The Obiter Truth: Diary of a virtual court goer

The Obiter Truth is a catalogue of everyday experiences in the life of a young lawyer hoping to find humour in the bizarre and sense in the chaos. A hat tip to the comical struggles of young lawyers e ...
The Obiter Truth: Diary of a virtual court goer
Manini Brar

Dear Diary,

Wednesday, 10 July 2020

I don’t like to tell you about bad things. Every day is a new lesson in the poem of life. As they say, ‘bad times are a true test of good character’. So let me tell you that my character is truly being tested by virtual hearings.

I do not know what is going on. Sometimes, I am not able to join a call. Other times, I join a call but wish I had not because the learned senior is asking me things on the microphone which I want to tell him in his ear. Other other times, I am happily joining the call but I am being muted in the middle of my submissions. This muting-unmuting business is most serious. In court, his lordship has to hear me even if he is trying to ignore me. He may dismiss my arguments, but I am comfortable. I make hundred percent sure he hears my every word, I speak so loudly. But what good is my loudness on mute? It is a violation of natural justice, I tell you. A man has a right to be heard.

Thursday, 31 July 2020

The great Delhi heat is not so bad this year. I guess there are far more bad things going on in the world. Maybe mother nature has decided to be kind to us after all the Corona stuff. Not so for their lordships, sadly.

It may be humbly submitted to them that routine technical issues are not a conspiracy against the courts. If counsel is not audible, or cannot be seen, or has a bad connection, it is not intentional, mostly. Today, your lordship got angry because I was seeing my case file on the computer screen instead of looking at him through the webcam. You may pull up the learned senior who was smoking pipe first. I felt like saying. Of course, I didn’t. Better to just smile and apologise.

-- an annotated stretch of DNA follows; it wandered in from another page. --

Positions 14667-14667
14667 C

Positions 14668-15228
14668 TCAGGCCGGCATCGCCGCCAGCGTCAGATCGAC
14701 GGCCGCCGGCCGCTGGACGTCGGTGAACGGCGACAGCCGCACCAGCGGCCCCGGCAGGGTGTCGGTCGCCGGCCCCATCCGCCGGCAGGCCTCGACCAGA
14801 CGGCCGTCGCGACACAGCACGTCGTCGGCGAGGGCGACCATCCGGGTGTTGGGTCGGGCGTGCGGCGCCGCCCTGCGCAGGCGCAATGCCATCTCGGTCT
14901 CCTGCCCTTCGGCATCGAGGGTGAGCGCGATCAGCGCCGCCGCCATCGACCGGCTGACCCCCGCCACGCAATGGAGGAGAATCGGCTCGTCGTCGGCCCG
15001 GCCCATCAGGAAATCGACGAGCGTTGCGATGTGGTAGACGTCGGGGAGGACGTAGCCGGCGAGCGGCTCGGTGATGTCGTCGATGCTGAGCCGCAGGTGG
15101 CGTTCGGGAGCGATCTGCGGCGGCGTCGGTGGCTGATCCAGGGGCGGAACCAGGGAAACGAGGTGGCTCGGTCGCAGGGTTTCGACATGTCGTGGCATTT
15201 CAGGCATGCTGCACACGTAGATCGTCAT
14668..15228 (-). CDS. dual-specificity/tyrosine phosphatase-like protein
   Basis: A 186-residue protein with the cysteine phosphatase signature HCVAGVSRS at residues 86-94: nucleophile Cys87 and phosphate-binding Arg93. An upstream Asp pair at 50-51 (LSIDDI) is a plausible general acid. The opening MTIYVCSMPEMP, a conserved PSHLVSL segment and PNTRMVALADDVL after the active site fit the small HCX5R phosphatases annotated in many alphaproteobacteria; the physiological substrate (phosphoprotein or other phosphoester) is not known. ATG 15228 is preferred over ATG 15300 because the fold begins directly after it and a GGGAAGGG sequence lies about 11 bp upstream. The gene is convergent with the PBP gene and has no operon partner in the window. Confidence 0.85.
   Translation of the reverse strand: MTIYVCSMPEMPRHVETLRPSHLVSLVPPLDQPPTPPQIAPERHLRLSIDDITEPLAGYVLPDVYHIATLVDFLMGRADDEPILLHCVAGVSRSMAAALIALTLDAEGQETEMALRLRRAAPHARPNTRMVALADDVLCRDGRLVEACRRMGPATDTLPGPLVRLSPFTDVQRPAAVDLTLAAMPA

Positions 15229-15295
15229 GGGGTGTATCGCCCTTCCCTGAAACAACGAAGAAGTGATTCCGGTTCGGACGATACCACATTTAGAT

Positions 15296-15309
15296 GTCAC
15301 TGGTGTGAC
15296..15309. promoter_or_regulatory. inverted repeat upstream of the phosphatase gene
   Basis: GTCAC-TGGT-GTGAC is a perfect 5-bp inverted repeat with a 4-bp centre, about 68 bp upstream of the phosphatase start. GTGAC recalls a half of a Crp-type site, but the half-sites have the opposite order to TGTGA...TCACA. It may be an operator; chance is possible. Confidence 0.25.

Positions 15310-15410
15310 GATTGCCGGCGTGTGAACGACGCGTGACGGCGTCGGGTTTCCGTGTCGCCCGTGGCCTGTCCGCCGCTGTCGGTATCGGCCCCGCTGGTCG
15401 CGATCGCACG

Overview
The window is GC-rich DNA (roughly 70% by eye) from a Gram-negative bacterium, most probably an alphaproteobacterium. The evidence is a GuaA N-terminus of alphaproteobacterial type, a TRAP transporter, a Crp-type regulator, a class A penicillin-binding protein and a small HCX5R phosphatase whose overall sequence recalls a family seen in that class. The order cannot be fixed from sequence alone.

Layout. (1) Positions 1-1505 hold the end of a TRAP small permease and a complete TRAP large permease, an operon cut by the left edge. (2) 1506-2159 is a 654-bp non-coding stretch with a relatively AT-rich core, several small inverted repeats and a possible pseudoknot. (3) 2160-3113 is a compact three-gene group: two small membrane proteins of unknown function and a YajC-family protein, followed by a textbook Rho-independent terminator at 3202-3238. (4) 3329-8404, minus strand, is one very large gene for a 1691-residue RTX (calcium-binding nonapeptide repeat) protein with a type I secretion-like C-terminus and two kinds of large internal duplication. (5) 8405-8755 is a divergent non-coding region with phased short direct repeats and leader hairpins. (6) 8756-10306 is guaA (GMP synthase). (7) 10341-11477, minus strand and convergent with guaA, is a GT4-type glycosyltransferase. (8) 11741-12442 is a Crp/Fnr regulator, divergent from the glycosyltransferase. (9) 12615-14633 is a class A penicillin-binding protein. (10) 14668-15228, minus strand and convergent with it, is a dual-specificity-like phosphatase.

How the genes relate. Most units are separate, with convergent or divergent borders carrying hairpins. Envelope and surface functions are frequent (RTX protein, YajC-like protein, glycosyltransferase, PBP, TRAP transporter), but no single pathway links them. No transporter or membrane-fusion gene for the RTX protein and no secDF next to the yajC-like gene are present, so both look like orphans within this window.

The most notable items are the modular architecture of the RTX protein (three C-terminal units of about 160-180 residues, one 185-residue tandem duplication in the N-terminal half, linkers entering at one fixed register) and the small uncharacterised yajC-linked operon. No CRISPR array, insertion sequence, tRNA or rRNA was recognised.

Many issues may be sorted if training is given to the court administration. Their lordships may be assured that they will not get Corona if they move closer to the computer. They may also deem fit to increase the volume of a Webex call through the ‘input volume’ function. I have attended five hearings this month, and I have no idea what fell from behind their lordships’ masks.

I am toh doing my best to avoid network issues. I am going to office to attend hearings. Internet at home is not reliable. When I go to office and see how many colleagues are there, talking and mingling with each other, I wonder what is the point of virtual hearings after all? Judges may be safe, that is a different matter, but what will they do if all the lawyers die of Corona?

Saturday, 15 August 2020

Normally, I would be unhappy that Independence Day is on a Saturday because it means one less court holiday. But the days are running into each other since Corona, so I am confused. I have decided to get a 40 Mbps connection at home. After that, every day will be a holiday, god willing.